Consult your teacher or supervisor and email email@example.com.
Due to our commitment to our partners to collect annual data for long-term monitoring purposes, it will not be possible to collect data outside the methods described in the information packs.
Please check out each countries “Objectives” tab on your expeditions page or email firstname.lastname@example.org.
You should register your interest as soon as possible, and a minimum of two months prior to your expedition.
For data-led projects, a set of data from a previous year will be made available wherever possible to allow for a comparison between time-points.
Prior to the expedition, any questions you may have should be directed to Dr Roger Poland at email@example.com. If you have informed us in advance, it should be possible for you to meet with the relevant scientist during your expedition to discuss your chosen topic.
You will be fully involved in many research projects helping to collect data, but you should also have time to discuss your topic with the relevant scientist on site if you have let us know in advance.
The data collected at each site is the result of hard work from sometimes dozens of scientists, and is often planned for large-scale, high-impact research articles. However, there may be situations when smaller publications by individuals may be possible, but this must be discussed with Dr Poland prior to work beginning. If you are interested in pursuing this option, please email firstname.lastname@example.org.
If it is for school or exam purposes you may use the data as long as it is credited to the appropriate source. If it is to be published you will need more specific permission from Opwall, please email email@example.com for more information.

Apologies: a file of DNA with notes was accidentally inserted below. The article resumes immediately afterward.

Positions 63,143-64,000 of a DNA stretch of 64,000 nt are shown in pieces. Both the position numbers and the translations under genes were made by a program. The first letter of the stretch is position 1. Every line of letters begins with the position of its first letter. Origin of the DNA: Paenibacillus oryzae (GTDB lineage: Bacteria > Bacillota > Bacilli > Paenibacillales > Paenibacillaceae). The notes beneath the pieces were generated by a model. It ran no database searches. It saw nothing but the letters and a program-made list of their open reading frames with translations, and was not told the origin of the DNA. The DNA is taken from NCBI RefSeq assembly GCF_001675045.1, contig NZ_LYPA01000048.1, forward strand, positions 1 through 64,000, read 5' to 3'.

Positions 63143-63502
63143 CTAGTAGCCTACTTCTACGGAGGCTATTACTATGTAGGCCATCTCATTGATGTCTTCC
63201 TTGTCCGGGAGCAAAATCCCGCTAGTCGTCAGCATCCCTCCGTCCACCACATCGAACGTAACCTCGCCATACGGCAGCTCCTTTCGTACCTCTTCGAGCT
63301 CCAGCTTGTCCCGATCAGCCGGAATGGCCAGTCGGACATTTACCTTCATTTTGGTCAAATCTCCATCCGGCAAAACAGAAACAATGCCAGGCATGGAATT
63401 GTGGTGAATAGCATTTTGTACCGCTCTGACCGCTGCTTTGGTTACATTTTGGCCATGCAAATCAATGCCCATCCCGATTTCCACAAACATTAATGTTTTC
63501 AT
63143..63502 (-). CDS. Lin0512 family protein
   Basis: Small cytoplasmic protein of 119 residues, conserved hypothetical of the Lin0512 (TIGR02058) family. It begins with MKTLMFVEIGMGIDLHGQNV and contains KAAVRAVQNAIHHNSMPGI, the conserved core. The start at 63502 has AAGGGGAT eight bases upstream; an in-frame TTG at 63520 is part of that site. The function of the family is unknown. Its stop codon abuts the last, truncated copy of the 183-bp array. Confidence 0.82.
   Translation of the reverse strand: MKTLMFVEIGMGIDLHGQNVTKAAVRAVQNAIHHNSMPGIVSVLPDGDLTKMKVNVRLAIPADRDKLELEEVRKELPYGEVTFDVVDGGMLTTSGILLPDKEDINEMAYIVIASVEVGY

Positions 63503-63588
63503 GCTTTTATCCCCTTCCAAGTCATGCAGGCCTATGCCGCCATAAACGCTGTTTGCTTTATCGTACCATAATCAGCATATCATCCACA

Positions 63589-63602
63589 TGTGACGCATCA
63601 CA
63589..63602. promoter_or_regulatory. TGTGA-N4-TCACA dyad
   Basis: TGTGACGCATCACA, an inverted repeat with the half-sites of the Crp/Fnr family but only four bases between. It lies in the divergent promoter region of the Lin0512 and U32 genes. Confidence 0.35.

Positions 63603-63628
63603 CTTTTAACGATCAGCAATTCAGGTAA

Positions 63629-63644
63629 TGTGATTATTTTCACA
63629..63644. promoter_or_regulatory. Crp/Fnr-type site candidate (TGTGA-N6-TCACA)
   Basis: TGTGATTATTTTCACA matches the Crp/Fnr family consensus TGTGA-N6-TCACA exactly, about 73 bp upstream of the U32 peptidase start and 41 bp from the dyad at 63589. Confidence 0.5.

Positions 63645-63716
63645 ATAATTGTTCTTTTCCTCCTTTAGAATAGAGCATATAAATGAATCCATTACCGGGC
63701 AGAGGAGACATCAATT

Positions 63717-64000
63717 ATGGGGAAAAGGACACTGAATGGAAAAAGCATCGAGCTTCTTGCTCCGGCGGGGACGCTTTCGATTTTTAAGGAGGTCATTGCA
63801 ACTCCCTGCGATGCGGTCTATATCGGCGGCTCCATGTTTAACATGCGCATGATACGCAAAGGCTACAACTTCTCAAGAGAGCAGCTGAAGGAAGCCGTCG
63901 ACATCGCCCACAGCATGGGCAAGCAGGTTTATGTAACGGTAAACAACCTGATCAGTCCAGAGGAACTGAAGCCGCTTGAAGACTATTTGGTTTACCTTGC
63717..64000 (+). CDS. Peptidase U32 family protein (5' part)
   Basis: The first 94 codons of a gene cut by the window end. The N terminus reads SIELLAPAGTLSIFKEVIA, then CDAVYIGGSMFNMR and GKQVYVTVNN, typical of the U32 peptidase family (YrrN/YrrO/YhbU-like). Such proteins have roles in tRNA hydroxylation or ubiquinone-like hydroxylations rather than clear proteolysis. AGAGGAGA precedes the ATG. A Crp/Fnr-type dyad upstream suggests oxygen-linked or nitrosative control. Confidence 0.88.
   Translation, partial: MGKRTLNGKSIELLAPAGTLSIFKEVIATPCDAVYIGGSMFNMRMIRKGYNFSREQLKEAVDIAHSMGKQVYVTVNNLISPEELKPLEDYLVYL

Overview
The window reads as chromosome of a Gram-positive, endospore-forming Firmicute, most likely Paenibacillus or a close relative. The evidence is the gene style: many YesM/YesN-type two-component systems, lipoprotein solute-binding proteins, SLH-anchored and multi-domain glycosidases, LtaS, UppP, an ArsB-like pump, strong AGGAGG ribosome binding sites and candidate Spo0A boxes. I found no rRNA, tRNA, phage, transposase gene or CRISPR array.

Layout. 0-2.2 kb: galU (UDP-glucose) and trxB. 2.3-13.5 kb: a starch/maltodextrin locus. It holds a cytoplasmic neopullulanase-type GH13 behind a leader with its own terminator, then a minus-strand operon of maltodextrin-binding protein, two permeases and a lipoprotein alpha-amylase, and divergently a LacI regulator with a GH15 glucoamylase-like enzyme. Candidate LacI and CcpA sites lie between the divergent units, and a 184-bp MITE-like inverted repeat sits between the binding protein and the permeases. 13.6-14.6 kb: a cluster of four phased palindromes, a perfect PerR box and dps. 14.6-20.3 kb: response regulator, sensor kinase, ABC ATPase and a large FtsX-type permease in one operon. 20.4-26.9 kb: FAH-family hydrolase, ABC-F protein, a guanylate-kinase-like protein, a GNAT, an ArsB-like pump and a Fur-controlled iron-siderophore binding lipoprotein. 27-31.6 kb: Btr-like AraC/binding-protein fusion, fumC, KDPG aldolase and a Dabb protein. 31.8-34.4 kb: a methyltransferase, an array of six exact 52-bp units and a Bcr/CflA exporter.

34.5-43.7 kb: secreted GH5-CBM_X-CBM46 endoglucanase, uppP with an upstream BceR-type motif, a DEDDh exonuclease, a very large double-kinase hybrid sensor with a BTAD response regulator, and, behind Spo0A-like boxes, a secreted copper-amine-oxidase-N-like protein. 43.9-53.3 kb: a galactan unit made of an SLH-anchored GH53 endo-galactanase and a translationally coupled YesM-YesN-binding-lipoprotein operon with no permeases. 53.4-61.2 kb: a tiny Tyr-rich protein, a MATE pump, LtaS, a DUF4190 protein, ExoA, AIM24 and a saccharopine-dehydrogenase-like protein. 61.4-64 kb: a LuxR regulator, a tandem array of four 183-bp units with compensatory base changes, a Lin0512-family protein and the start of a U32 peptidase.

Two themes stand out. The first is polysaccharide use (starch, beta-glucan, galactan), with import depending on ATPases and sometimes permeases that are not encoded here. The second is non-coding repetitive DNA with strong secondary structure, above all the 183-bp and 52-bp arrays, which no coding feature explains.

You will need to have chosen a topic and carried out your preliminary background research well before you go on your expedition. This will give you a good idea of how to plan your time on site if you want to speak to specific scientists, for example. You may well change your plans, but modifications are much easier to perform on site than developing brand new ideas!
In most cases yes, especially if Opwall staff and scientists know when you will be on-site and what you are hoping to achieve.
This will depend on the type of IRP and may well involve 120+ hours of work although most of this will occur before and after your expedition takes place. These projects are very time-consuming and you will need to dedicate sufficient time to do them justice.
Yes, ultimately the school or college are responsible for supervising your IRP.
Your project should be supervised by someone form your school or college, however if you have let us know in advance of your project idea we can provide time on site for you to discuss this with the relevant scientist.
Most projects require an ‘independent’ approach but you can ask as many questions as you wish and most scientists are very keen to help and advise.
Most sites will have power to recharge lap-tops and a place to work but are unlikely to have any spare machines for personal use so bring your own if you want to write-up your project whilst on-site. However, we recommend that while on expedition you focus on understanding the data collection and other aspects relevant to your project, and leave the write-up for when you are back home.
Most sites have very limited if any access to the Internet so it is very unlikely you will be able to connect.
Many sites have small research libraries and the majority of scientists will have their own ‘electronic’ versions of key papers and they may be willing to help if asked!
AQA (A UK Examination Board) have defined primary data: “Primary data is defined as unmanipulated data, either collected in the field or a raw dataset.“ Our past data sets and data students might collect as part of their expedition research programme is primary data.